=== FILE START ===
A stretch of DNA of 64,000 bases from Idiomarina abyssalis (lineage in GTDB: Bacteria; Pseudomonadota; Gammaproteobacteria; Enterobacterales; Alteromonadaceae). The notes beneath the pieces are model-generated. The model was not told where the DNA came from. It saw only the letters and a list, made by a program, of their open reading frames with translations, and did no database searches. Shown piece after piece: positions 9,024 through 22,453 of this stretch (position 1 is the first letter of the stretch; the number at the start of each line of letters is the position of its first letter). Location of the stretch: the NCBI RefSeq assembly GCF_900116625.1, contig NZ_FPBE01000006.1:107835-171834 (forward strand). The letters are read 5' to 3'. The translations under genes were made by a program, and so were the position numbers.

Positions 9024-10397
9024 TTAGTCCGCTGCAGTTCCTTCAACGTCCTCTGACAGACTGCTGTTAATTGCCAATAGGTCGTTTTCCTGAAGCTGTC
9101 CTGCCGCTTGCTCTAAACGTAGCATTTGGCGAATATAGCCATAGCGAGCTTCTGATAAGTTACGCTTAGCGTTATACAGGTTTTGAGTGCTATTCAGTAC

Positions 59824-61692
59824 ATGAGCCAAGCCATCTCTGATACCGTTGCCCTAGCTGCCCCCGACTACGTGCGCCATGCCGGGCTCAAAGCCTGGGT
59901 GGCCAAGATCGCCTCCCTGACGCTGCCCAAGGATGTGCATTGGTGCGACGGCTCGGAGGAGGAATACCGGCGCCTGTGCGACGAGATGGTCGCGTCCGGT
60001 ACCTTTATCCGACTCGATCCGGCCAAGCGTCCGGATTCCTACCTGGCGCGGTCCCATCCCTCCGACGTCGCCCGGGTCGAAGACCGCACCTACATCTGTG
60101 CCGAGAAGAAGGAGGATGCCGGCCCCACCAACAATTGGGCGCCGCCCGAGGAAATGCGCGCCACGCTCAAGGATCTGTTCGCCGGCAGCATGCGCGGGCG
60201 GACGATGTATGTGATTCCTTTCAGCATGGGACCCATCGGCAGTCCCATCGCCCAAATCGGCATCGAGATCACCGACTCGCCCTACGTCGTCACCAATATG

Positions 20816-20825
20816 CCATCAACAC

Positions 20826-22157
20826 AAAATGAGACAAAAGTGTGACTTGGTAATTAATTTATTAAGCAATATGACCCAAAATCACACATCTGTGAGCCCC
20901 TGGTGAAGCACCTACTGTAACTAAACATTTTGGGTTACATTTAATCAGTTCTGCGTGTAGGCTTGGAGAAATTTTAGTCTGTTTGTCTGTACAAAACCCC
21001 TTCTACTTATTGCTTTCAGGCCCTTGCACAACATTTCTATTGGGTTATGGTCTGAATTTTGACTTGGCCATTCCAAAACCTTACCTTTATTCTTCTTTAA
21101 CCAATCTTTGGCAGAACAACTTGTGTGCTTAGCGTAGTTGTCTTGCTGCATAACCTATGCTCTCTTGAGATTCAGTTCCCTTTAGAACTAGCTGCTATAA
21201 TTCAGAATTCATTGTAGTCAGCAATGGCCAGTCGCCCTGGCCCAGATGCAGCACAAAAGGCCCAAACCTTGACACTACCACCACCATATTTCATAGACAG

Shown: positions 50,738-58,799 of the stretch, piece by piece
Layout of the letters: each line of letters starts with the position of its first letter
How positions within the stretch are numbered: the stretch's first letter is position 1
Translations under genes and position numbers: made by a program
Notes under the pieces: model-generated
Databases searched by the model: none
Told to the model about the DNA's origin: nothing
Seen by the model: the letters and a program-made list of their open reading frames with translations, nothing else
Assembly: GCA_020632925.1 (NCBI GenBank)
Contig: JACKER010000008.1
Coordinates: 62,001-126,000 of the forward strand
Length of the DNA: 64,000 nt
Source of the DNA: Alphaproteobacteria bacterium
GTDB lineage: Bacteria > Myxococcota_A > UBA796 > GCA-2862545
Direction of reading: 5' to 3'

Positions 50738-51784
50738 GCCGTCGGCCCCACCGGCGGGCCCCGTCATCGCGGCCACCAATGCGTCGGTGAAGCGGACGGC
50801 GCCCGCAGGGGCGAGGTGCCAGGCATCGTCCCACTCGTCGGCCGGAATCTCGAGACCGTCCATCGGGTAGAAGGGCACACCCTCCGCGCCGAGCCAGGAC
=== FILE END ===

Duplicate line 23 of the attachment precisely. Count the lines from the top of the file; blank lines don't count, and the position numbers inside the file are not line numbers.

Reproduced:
Notes under the pieces: model-generated